5 New Military History Books Worth Reading

The Long March

Yesterday the New York Times Book Review ran my new survey of books about military history. Here are some highlights:


  • Nathaniel Philbrick argues in The Hurricane’s Eye that by 1781, the Americans had lost the War for Independence and that we were bailed out by French guns, funds, ships and troops.
  • In Learning War, Trent Hone tells the interesting tale of how the U.S. Navy invented the combat information center, starting in late 1942. My verdict: “Hone’s history is good as it goes, but it would have been better had he also addressed the Navy’s clear failures of the time.”

  • African American Officers in Liberia, a history of the U.S. Army’s forgotten deployment there in the early 20th century “is instructive in the multiple hazards and difficulties of foreign training missions.” 
  • The Viking Wars reminded me of that BBC comedy series “The Detectorists.” I liked it.
  • I was surprised at how much I liked After Combat, a composite oral history of the experience of American soldiers in Iraq and Afghanistan. The approach worked. Also, I’d never heard of “mortar bingo,” in which soldiers which bet on what grid in their base would next be hit by a shell.

And much, much more!

An undated image of Hoda Muthana provided by her attorney, Hassan Shibly. (Associated Press)

Attorneys for the Constitutional Law Center for Muslims in America have filed a lawsuit against Secretary of State Mike Pompeo, Attorney General William Barr and President Donald Trump asking the court to recognize the citizenship of an Alabama woman who left the U.S. to join ISIS and allow she and her young son to return to the United States.

Read More Show Less
U.S. soldiers surveil the area during a combined joint patrol in Manbij, Syria, November 1, 2018. Picture taken November 1, 2018. (U.S. Army/Zoe Garbarino/Handout via Reuters)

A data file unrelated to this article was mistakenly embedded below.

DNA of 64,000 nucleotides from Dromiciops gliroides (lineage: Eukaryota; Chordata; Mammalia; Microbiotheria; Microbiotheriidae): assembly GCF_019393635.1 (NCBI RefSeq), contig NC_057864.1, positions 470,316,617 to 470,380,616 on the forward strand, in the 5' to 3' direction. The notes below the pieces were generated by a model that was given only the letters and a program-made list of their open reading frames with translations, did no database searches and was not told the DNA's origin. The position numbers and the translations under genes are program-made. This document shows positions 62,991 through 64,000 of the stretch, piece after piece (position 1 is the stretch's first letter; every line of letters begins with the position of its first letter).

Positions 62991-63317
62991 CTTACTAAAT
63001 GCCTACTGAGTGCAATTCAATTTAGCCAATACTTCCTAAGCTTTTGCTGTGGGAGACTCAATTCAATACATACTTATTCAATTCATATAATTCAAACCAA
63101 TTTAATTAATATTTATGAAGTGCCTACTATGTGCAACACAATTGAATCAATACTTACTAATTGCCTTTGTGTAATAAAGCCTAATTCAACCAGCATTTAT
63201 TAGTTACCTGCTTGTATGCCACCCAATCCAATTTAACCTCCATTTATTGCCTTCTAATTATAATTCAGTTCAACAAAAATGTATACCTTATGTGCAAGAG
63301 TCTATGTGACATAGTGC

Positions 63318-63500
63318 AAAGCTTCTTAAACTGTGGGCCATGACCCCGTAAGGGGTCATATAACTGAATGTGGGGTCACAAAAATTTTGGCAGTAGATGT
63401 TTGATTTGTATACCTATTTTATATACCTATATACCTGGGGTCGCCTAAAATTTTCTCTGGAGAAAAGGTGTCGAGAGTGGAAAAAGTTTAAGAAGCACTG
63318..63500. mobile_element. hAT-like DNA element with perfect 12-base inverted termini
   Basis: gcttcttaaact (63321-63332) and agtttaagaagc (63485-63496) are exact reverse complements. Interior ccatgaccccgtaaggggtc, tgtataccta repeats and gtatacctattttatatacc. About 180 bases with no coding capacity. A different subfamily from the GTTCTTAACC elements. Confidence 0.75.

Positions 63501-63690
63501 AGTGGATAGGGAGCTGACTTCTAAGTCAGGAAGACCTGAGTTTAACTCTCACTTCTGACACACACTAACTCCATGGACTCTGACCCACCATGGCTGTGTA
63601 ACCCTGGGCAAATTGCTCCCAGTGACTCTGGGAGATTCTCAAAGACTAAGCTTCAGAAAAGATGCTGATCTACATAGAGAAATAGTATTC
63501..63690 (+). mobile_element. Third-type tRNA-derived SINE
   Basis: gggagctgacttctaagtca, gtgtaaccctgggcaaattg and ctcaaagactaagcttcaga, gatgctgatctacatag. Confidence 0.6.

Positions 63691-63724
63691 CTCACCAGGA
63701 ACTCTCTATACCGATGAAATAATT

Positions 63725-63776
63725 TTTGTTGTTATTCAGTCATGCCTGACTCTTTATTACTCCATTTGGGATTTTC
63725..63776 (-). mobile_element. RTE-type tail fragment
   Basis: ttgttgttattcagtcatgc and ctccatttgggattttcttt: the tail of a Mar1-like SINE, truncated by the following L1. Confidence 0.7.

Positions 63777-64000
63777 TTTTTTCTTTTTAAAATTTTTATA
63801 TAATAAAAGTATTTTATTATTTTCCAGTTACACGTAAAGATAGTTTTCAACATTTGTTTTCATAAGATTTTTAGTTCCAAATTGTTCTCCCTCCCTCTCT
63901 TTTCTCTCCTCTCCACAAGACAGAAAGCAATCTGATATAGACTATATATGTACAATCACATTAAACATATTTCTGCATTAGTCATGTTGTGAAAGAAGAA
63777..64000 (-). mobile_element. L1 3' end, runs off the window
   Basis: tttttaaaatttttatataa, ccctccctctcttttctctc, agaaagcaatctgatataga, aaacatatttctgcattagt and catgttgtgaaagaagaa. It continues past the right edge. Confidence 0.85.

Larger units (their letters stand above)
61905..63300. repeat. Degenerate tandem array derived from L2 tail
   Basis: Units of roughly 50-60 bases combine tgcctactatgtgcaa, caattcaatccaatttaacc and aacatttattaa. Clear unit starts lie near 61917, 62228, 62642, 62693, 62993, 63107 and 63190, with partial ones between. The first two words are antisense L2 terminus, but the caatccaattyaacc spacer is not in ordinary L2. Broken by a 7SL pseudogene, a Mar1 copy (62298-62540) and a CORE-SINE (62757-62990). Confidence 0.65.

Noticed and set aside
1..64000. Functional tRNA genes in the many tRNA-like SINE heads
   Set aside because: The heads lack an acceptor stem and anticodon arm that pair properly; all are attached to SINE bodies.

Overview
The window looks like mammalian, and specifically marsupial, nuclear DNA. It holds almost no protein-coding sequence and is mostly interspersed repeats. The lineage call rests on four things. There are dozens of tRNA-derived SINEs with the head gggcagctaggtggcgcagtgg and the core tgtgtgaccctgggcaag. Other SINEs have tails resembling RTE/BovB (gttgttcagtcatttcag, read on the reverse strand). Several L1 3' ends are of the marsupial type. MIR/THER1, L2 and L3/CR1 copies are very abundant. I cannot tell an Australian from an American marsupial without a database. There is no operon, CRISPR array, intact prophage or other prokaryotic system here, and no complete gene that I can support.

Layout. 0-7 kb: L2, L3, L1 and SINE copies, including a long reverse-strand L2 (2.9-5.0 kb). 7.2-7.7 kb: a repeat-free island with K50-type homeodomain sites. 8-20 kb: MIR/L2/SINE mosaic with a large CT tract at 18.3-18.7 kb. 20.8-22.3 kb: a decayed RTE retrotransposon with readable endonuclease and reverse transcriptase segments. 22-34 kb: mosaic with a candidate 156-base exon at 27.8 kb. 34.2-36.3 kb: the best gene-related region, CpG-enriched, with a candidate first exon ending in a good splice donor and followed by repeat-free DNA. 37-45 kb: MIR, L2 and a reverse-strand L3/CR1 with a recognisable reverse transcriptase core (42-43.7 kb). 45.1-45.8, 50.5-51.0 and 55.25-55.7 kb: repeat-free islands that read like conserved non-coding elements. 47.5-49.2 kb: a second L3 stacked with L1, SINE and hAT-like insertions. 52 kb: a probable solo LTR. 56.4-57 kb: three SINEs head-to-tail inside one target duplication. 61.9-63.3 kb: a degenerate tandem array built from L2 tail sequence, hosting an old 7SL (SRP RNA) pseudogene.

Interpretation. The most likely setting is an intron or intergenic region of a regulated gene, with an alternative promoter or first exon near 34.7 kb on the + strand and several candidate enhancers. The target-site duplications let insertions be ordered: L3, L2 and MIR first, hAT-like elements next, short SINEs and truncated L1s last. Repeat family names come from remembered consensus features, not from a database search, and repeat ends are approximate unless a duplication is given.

WASHINGTON (Reuters) - The United States will leave "a small peacekeeping group" of 200 American troops in Syria for a period of time after a U.S. pullout, the White House said on Thursday, as President Donald Trump pulled back from a complete withdrawal.

Read More Show Less
Construction crews staged material needed for the Santa Teresa Border Wall Replacement project near the Santa Teresa Port of Entry. (U.S. Customs and Border Patrol/Mani Albrecht)

With a legal fight challenge mounting from state governments over the Trump administration's use of a national emergency to construct at the U.S.-Mexico border, the president has kicked his push for the barrier into high gear.

On Wednesday, President Trump tweeted a time-lapse video of wall construction in New Mexico; the next day, he proclaimed that "THE WALL IS UNDER CONSTRUCTION RIGHT NOW"

But there's a big problem: The footage, which was filmed more than five months ago on Sep. 18, 2018, isn't really new wall construction at all, and certainly not part of the ongoing construction of "the wall" that Trump has been haggling with Congress over.

Read More Show Less
(From left to right) Chris Osman, Chris McKinley, Kent Kroeker, and Talon Burton

A group comprised of former U.S. military veterans and security contractors who were detained in Haiti on weapons charges has been brought back to the United States and arrested upon landing, The Miami-Herald reported.

The men — five Americans, two Serbs, and one Haitian — were stopped at a Port-au-Prince police checkpoint on Sunday while riding in two vehicles without license plates, according to police. When questioned, the heavily-armed men allegedly told police they were on a "government mission" before being taken into custody.

Read More Show Less
Army Sgt. Jeremy Seals died on Oct. 31, 2018, following a protracted battle with stomach cancer. His widow, Cheryl Seals is mounting a lawsuit alleging that military care providers missed her husband's cancer. Task & Purpose photo illustration by Aaron Provost

The widow of a soldier whose stomach cancer was allegedly overlooked by Army doctors for four years is mounting a medical malpractice lawsuit against the military, but due to a decades-old legal rule known as the Feres Doctrine, her case will likely be dismissed before it ever goes to trial.

Read More Show Less